Canadian researchers investigated the same thing in 2013. The title of the study was Soy, Red Clover, and Isoflavones and Breast Cancer: A Systematic Review 3. Basically, they investigated various medical databases looking for human interventional or observational data relating to the safety and efficacy of soy and red clover isoflavones for patients with breast cancer, or at high risk. They concluded: “Soy consumption may be associated with reduced risk of breast cancer incidence, recurrence, and mortality. Soy does not have estrogenic effects in humans. Soy intake consistent with a traditional Japanese diet appears safe for breast cancer survivors. While there is no clear evidence of harm, better evidence confirming safety is required before use of high dose (=100mg) isoflavones can be recommended for breast cancer patients.”
In addition to that, an American study published in Anti-Cancer Agents in Medicinal Chemistry in 2013 4 also reviewed past studies and compared the available literature, looking at the anti-cancer vs cancer-promoting effects of soy isoflavones in humans and animals. Researchers concluded “it appears that soy isoflavones do not function as an estrogen, but rather exhibit anti-estrogenic properties. However, their metabolism differs between humans and animals and therefore the outcomes of animal studies may not be applicable to humans. The majority of breast cancer cases are hormone-receptor-positive; therefore, soy isoflavones should be considered a potential anti-cancer therapeutic agent and warrant further investigation.”
In a 2014 meta-analysis, which is a study that analyzes all of the research on a particular topic, published in the journal PLOS-One by Chinese researchers 5, it was found that eating soy helped to prevent breast cancer in women of all ages. Researchers found that eating soy cut the risk of breast cancer by a whopping 41 percent!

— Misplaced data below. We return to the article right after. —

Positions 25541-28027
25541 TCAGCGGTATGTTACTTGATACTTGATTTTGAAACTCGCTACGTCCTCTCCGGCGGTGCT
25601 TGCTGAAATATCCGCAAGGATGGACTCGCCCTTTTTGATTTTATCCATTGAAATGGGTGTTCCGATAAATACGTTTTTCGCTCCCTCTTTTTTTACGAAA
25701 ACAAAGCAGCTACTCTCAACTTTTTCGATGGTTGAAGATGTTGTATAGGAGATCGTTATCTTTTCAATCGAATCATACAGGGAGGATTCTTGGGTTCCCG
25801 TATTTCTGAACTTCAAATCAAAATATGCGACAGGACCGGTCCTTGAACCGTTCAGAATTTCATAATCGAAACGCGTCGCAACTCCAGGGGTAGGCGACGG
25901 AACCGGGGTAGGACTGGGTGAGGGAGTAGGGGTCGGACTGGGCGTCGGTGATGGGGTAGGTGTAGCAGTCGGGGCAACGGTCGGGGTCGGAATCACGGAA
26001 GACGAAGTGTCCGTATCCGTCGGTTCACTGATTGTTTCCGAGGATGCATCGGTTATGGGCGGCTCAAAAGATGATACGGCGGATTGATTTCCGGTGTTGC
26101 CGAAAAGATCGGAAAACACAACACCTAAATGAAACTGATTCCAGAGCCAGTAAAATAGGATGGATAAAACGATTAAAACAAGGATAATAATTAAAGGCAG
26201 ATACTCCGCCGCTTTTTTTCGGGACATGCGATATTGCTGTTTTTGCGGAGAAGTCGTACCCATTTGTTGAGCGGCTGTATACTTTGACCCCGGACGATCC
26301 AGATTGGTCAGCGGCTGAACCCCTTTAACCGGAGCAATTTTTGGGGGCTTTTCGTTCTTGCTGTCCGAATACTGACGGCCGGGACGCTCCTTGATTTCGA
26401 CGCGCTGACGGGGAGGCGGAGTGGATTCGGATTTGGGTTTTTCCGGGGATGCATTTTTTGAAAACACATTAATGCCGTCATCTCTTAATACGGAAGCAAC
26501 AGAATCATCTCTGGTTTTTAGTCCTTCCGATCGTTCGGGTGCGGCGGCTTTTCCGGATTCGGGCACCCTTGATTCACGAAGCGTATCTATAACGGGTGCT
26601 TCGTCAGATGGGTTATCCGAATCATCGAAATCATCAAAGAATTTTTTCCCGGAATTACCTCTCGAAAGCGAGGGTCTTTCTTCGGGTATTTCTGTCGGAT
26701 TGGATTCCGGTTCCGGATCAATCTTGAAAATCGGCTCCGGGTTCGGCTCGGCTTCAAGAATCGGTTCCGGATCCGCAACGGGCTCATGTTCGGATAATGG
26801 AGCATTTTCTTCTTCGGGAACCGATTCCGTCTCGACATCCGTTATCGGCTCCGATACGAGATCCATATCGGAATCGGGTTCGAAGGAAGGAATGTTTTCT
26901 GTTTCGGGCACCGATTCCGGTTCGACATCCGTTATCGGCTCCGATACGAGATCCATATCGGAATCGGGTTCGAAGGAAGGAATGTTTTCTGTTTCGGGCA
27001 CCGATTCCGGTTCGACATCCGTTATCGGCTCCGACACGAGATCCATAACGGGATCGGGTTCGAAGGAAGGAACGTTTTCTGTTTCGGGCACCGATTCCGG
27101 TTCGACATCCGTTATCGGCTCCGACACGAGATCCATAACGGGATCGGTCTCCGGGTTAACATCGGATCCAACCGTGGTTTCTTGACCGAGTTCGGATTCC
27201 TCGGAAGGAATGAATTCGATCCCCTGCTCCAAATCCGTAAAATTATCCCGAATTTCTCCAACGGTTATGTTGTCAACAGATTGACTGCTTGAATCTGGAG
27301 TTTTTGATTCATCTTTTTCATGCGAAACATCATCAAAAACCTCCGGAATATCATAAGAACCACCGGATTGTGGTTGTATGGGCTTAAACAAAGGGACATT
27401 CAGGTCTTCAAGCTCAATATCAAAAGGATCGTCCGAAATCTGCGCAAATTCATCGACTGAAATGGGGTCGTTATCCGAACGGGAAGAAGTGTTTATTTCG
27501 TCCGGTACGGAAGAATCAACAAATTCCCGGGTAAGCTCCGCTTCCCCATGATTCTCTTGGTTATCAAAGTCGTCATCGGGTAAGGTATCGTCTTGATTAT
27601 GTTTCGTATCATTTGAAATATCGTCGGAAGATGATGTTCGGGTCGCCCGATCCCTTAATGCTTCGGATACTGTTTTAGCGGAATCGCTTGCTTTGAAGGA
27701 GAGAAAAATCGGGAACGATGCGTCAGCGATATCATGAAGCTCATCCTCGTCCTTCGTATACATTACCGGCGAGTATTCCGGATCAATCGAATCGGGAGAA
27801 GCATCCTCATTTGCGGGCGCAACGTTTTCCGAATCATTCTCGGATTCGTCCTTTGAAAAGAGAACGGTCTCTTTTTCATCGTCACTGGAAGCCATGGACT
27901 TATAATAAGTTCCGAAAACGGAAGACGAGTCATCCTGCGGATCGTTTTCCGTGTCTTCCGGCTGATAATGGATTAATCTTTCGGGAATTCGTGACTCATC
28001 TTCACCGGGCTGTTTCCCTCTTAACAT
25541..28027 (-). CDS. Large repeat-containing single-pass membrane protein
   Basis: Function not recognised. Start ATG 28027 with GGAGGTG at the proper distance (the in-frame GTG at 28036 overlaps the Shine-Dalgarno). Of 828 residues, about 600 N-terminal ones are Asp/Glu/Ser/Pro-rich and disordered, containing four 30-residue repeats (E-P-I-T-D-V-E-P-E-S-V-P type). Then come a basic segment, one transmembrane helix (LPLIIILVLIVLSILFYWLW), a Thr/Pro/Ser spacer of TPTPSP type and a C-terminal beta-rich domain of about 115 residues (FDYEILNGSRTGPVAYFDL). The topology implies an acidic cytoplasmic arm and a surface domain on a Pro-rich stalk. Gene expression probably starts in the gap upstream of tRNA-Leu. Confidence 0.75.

Important precautions: Supplements and protein powders containing soy protein isolate and concentrated sources of isoflavones DO appear to stimulate the growth of estrogen-dependent tumors and should be avoided. Also avoid highly processed soy products such as soy flour, soy oil, silken tofu, TVP (texturized vegetable protein) and soy isoflavone supplements. These are not proven to be good for our health. Lastly, always choose organically grown soy because so much of our soy is now genetically modified and this has not been proven to be safe for human consumption.
In the end, you must do whatever feels right for you. If it’s not a good fit for you, for instance if you hate the taste or texture of tofu, no problem! Move on to something else. There are plenty of anti-cancer foods – see my page Diet and Cancer for more ideas. If you have soy allergies, obviously eating soy is not going to help you. But eating a mainly plant-based diet is hugely beneficial and helps to cut the risk of breast cancer by a huge degree (especially when combined with exercise).
Other articles that may be of interest: Phytoestrogens – Harmful Or Beneficial For Hormone Driven Breast Cancer?
Is Soy Bad For Women with Breast Cancer? A Definitive Answer
 Dietary isoflavone intake and all-cause mortality in breast cancer survivors: The Breast Cancer Family Registry – https://www.ncbi.nlm.nih.gov/pubmed/28263368
 Soy Food Intake after Diagnosis of Breast Cancer and Survival: an In-depth Analysis of Combined Evidence from Cohort Studies of Us and Chinese Women – https://www.ncbi.nlm.nih.gov/pmc/articles/PMC3374736/
 Soy, Red Clover, and Isoflavones and Breast Cancer: A Systematic Review – https://www.ncbi.nlm.nih.gov/pmc/articles/PMC3842968/
 Soy and its Isoflavones: the Truth Behind the Science in Breast Cancer – https://www.ncbi.nlm.nih.gov/pubmed/23919747
 Soy food intake after diagnosis of breast cancer and survival: an in-depth analysis of combined evidence from cohort studies of US and Chinese women – https://www.ncbi.nlm.nih.gov/pmc/articles/PMC3374736/